"It is not nice of you to laugh at us," said Fiachna Finn.
"Who could help laughing at a king hunkering on a branch and his army roosting around him like hens?" said the stranger.
"Nevertheless," the king replied, "it would be courteous of you not to laugh at misfortune."
"We laugh when we can," commented the stranger, "and are thankful for the chance."
"You may come up into the tree," said Fiachna, "for I perceive that you are a mannerly person, and I see that some of the venomous sheep are charging in this direction. I would rather protect you," he continued, "than see you killed; for," said he lamentably, "I am getting down now to fight the sheep."
"They will not hurt me," said the stranger. "Who are you?" the king asked.
"I am Mananna'n, the son of Lir."
Fiachna knew then that the stranger could not be hurt.
"What will you give me if I deliver you from the sheep?" asked Mananna'n.
"I will give you anything you ask, if I have that thing."
"I ask the rights of your crown and of your household for one day."
Fiachna's breath was taken away by that request, and he took a little time to compose himself, then he said mildly:
"I will not have one man of Ireland killed if I can save him. All that I have they give me, all that I have I give to them, and if I must give this also, then I will give this, although it would be easier for me to give my life." "That is agreed," said Mannana'n.
He had something wrapped in a fold of his cloak, and he unwrapped and produced this thing.
It was a dog.
Now if the sheep were venomous, this dog was more venomous still, for it was fearful to look at. In body it was not large, but its head was of a great size, and the mouth that was shaped in that head was able to open like the lid of a pot. It was not teeth which were in that head, but hooks and fangs and prongs. Dreadful was that mouth to look at, terrible to look into, woeful to think about; and from it, or from the broad, loose nose that waggled above it, there came a sound which no word of man could describe, for it was not a snarl, nor was it a howl, although it was both of these. It was neither a growl nor a grunt, although it was both of these; it was not a yowl nor a groan, although it was both of these: for it was one sound made up of these sounds, and there was in it, too, a whine and a yelp, and a long-drawn snoring noise, and a deep purring noise, and a noise that was like the squeal of a rusty hinge, and there were other noises in it also.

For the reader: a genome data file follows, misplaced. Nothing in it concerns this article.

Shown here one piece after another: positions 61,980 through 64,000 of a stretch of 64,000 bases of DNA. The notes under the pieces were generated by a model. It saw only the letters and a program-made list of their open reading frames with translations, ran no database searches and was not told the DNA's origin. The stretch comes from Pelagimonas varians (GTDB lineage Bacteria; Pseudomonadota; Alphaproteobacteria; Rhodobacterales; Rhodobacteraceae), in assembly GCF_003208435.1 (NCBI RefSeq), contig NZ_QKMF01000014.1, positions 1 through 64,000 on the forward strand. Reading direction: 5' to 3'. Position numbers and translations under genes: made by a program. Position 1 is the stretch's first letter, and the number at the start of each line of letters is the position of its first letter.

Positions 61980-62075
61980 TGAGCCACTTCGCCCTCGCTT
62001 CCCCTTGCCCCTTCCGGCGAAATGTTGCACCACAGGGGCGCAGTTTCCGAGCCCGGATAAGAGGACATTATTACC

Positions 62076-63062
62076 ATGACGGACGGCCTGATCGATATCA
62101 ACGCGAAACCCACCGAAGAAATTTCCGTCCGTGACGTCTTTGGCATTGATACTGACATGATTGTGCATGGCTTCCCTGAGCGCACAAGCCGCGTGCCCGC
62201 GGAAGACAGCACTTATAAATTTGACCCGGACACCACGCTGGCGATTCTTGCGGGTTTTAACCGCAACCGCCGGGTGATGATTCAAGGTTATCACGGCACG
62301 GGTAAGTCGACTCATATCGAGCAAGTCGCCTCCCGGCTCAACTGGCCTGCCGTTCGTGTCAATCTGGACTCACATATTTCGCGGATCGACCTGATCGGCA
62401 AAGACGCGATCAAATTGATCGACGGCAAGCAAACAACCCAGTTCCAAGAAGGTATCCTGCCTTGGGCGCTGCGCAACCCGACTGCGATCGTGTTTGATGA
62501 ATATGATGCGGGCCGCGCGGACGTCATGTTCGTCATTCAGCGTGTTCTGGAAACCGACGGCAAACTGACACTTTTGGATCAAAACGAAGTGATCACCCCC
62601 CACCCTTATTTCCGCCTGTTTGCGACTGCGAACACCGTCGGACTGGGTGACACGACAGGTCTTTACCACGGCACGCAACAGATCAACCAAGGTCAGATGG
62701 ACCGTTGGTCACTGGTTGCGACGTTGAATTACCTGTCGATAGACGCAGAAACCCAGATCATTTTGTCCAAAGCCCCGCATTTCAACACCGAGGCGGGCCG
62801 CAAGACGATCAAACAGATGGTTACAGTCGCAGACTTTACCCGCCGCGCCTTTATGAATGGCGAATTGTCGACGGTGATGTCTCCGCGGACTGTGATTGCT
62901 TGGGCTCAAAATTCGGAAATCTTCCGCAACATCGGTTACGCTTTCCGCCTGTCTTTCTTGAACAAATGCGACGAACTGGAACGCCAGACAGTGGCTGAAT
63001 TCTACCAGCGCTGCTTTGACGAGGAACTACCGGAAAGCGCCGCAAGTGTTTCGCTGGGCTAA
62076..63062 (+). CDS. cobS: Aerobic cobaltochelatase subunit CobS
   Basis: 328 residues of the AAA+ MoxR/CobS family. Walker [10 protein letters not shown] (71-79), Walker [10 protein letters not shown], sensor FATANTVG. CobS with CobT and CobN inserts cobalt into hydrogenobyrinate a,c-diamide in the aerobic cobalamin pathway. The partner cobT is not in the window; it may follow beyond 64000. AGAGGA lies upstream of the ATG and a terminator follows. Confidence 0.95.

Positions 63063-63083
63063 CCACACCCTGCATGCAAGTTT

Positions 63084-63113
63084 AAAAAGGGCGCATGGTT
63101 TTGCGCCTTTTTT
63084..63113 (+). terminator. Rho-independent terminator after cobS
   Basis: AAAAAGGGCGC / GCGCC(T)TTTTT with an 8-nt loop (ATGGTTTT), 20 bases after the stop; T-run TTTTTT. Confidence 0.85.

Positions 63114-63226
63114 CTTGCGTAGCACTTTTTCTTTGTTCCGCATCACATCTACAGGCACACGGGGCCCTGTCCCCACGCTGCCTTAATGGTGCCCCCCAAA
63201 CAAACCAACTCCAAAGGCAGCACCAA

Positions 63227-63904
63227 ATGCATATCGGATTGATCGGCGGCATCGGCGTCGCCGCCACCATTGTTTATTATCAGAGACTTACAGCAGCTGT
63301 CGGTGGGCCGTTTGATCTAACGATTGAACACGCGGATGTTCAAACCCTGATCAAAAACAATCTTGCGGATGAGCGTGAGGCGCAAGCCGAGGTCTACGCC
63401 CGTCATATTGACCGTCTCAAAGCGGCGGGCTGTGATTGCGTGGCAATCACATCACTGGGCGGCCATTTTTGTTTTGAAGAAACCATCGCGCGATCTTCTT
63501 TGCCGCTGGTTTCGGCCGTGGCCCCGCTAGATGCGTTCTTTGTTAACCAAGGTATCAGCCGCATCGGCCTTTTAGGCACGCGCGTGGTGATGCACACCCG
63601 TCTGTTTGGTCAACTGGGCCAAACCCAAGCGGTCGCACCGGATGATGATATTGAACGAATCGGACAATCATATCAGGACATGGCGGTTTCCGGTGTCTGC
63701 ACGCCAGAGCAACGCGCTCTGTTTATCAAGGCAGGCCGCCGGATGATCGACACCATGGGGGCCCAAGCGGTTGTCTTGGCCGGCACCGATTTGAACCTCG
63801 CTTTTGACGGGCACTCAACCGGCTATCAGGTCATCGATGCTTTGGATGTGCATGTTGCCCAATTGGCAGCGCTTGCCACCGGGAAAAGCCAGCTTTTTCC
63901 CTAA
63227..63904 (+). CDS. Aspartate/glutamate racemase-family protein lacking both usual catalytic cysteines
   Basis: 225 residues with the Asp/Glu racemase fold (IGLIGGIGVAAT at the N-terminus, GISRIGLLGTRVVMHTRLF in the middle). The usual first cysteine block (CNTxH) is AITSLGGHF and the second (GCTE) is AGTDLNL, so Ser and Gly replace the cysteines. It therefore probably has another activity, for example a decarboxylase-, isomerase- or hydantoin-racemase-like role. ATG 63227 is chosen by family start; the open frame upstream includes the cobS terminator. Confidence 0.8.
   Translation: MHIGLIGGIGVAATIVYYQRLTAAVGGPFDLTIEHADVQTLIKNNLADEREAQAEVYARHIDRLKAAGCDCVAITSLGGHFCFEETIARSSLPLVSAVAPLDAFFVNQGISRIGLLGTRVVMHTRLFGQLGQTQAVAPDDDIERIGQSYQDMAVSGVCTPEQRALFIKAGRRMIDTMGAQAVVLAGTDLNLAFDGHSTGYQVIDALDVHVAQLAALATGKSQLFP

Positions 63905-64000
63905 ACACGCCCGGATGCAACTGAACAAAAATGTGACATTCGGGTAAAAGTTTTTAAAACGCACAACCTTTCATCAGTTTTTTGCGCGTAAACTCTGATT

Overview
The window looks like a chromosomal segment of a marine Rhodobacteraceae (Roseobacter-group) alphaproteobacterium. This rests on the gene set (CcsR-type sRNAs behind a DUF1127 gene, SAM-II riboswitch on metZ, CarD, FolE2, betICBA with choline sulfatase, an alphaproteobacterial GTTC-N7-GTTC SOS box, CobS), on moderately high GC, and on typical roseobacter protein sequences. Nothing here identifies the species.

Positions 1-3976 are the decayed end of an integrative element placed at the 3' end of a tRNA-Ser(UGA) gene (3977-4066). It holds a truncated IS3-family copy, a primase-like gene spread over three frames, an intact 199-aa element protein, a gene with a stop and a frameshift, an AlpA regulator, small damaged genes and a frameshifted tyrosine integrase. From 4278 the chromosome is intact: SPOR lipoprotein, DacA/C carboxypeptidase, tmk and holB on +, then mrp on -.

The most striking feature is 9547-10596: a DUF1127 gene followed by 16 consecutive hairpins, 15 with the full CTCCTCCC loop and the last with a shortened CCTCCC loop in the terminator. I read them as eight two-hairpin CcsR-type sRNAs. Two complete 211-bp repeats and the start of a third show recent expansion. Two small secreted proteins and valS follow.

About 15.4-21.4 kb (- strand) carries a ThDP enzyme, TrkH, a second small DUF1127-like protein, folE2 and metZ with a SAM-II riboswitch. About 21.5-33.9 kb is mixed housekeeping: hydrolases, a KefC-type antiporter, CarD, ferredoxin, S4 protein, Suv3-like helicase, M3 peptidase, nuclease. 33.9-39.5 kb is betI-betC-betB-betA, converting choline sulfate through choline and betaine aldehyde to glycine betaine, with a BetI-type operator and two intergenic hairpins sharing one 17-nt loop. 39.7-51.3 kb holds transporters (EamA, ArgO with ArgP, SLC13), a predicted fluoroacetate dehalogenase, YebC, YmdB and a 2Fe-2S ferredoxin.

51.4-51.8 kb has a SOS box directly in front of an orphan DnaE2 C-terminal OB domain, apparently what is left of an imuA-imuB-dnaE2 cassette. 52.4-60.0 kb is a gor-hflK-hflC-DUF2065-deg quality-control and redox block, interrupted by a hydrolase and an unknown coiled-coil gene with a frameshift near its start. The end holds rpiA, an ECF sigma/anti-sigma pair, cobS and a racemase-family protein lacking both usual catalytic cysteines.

"The gods be praised!" said the man who was in the branch above the king.
"What for this time?" said the king.
"Because that dog cannot climb a tree," said the man.
And the man on a branch yet above him groaned out "Amen!"
"There is nothing to frighten sheep like a dog," said Mananna'n, "and there is nothing to frighten these sheep like this dog."
He put the dog on the ground then.
"Little dogeen, little treasure," said he, "go and kill the sheep."
And when he said that the dog put an addition and an addendum on to the noise he had been making before, so that the men of Ireland stuck their fingers into their ears and turned the whites of their eyes upwards, and nearly fell off their branches with the fear and the fright which that sound put into them.
It did not take the dog long to do what he had been ordered. He went forward, at first, with a slow waddle, and as the venomous sheep came to meet him in bounces, he then went to meet them in wriggles; so that in a while he went so fast that you could see nothing of him but a head and a wriggle. He dealt with the sheep in this way, a jump and a chop for each, and he never missed his jump and he never missed his chop. When he got his grip he swung round on it as if it was a hinge. The swing began with the chop, and it ended with the bit loose and the sheep giving its last kick. At the end of ten minutes all the sheep were lying on the ground, and the same bit was out of every sheep, and every sheep was dead.
"You can come down now," said Mananna'n.
"That dog can't climb a tree," said the man in the branch above the king warningly.
"Praise be to the gods!" said the man who was above him.
"Amen!" said the warrior who was higher up than that. And the man in the next tree said:
"Don't move a hand or a foot until the dog chokes himself to death on the dead meat."
The dog, however, did not eat a bit of the meat. He trotted to his master, and Mananna'n took him up and wrapped him in his cloak.
"Now you can come down," said he.
"I wish that dog was dead!" said the king.
But he swung himself out of the tree all the same, for he did not wish to seem frightened before Mananna'n. "You can go now and beat the men of Lochlann," said Mananna'n. "You will be King of Lochlann before nightfall."
"I wouldn't mind that," said the king. "It's no threat," said Mananna'n.
The son of Lir turned then and went away in the direction of Ireland to take up his one-day rights, and Fiachna continued his battle with the Lochlannachs.
He beat them before nightfall, and by that victory he became King of Lochlann and King of the Saxons and the Britons.
He gave the Black Hag seven castles with their territories, and he gave her one hundred of every sort of cattle that he had captured. She was satisfied.
Then he went back to Ireland, and after he had been there for some time his wife gave birth to a son.